There are some amazing young people with amazing young minds attending schools all over the country and for some reason, they are just plain bad at being students.

Today on the Best of Our Knowledge, we’ll talk to a veteran educator about what it takes to develop the skills that help a student learn how to learn.

Then we’ll meet a refugee family who live in central New York, who are going to school and building a family in a town that makes them feel welcome.

We’ll also spend an Academic Minute with politicians and the media because no one ever talks about that.

You can have the most extensive education the world can offer and money can buy…but sooner or later you’re going to have to learn how to balance a checkbook. So how are states and school systems meeting their responsibility of teaching students basic personal finance skills? One college in Vermont took on that questions and found some answers.

Georgia Barrett

Well  we’re just about ready to put this year to bed, which means it’s time to look back and talk about some of the most interesting people we met over the past 12 months. That’s pretty easy when you do a program with the word “knowledge” in the title. This year was better than most: I got to meet the Fonz!

Today on the Best of Our Knowledge, we’ll listen again to my conversation with Henry Winkler about how he deals with dyslexia.

Each year in late December, we look back over the past 12 months to find the stories we especially enjoyed telling. This year, we spent a lot of time talking about people with autism. We found out the help that children with autism receive both in and out of school. But school doesn’t last forever, and we found out that once they graduate, those former students can find themselves with little to no help at all.

Today on the Best of Our Knowledge, we’ll look back on our segment about what can happen when a child with autism becomes an adult.


Given the size and financial strength of some large college and universities in the US, it came as a bit of a surprise that a small, liberal arts college in western Massachusetts is the first institution in the country to go 100 percent solar.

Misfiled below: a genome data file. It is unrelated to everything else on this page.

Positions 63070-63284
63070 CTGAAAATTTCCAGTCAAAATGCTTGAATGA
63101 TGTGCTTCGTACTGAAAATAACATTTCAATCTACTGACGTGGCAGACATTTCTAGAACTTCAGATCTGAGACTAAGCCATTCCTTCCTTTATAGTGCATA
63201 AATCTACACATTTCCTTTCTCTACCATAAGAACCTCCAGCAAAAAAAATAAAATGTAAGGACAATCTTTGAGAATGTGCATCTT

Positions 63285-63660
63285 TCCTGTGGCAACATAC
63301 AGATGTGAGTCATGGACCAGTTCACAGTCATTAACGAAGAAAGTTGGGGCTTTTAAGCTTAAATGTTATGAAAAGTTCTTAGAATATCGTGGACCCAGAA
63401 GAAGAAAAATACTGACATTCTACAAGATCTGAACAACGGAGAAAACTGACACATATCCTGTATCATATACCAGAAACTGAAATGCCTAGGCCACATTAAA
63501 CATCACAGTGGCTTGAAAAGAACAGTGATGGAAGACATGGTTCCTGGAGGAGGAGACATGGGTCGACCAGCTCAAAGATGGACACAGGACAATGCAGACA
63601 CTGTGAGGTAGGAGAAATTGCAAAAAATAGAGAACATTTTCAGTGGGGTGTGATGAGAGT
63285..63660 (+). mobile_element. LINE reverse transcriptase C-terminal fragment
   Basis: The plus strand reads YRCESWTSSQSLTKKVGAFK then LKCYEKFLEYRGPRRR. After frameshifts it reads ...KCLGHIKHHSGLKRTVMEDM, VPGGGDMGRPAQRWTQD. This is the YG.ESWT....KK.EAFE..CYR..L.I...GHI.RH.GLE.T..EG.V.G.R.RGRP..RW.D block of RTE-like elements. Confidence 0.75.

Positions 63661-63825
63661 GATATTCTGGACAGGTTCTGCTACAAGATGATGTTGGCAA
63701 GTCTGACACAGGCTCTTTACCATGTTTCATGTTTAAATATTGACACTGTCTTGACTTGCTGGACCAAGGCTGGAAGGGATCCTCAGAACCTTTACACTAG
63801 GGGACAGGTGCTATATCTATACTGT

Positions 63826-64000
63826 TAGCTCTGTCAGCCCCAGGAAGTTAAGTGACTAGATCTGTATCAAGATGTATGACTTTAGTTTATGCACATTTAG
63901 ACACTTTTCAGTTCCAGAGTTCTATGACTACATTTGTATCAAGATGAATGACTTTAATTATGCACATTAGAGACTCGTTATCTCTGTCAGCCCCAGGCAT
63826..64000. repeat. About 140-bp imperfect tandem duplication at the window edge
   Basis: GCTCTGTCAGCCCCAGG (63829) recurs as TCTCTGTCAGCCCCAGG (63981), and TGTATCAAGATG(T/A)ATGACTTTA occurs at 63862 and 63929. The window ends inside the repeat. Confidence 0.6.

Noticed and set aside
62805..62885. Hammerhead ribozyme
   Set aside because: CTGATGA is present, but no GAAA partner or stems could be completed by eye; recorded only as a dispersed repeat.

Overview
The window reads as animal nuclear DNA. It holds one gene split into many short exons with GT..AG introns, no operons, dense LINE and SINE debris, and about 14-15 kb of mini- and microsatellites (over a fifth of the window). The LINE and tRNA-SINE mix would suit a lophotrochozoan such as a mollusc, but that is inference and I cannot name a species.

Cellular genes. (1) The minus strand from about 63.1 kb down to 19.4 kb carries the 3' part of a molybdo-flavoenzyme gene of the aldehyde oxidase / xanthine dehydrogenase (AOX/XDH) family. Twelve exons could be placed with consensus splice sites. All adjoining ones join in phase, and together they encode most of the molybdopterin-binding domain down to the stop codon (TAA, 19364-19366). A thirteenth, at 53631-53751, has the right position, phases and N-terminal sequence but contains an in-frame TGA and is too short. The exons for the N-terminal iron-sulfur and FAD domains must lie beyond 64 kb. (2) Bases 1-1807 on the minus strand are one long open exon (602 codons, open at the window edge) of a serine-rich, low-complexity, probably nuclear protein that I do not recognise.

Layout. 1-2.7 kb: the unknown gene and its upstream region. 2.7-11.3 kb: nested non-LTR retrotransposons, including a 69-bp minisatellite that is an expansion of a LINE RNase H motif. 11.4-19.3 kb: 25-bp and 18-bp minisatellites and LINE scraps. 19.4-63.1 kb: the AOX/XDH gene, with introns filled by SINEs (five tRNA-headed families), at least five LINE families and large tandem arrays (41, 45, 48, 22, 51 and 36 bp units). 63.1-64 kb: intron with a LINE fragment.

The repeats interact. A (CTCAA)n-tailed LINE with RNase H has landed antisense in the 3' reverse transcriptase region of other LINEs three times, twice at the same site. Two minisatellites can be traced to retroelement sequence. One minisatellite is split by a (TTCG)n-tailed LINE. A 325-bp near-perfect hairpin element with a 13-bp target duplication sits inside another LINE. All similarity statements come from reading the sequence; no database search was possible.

Today on the Best of Our Knowledge, we’ll talk to the college president who got this project rolling.

Since the end of the Civil War to the current trend of charter schools and vouchers, the American education system has been under pressure to integrate and provide and equal school experience for all.  And for a while it was working.

Today on the Best of Our Knowledge, we’ll talk to the head of American Studies at Cornell University about segregation, privatization and what she sees as the current crisis in public education in the US.

We’ll also spend an academic minute seeing if liberal education can bring leadership to the country.

There’s a national network of local, non-profit organizations working together to guide a student’s education and improve their outcomes from the time they start learning to the time they start earning.

Today on the Best of Our Knowledge, we’ll learn about the Strive Together Network, and hear how they want to create student success from cradle to career..

We’ll also spend an academic minute hearing about the cradle to career social activates of apes.

If you want to learn how to be a better doctor or scientist you should go talk to a pilot. Next time on The Best of Our Knowledge, we’ll do that…talk to a pilot who is also a scientist about how medicine should take a page from aviation’s book.

We’ll also spend an academic minute trying to get baby boomers back to college.

Today’s college students are paying 21st century dollars for a 19th century education. That’s according to a new book by an expert in educational innovation. She says colleges and universities have been operating by the same educational template for well over a century.

Today on the Best of Our Knowledge, we’ll hear a discussion about how to revolutionize the university and prepare students for a world in flux.

We’ll also spend an academic minute trying to figure out what it means to be a successful college student.

So, did you hear the one about the public radio program that did an episode about the history of humor? OK, that probably qualifies as the least funny way to introduce this episode. Week after week we bring you stories and conversation with some of the greatest minds we can find. But sometimes, even the most stoic professor has got to bring the funny.

Today on the Best of Our Knowledge, we’ll talk about the importance of being funny…or at least trying.

In 1783, the newly formed American congress promised to hang a portrait of a Spanish general who was instrumental in the colonies’ victory in the halls of congress. Over 200 years later, it still hadn’t happened. Then, a couple of years ago, a young woman found out about that promise and took action.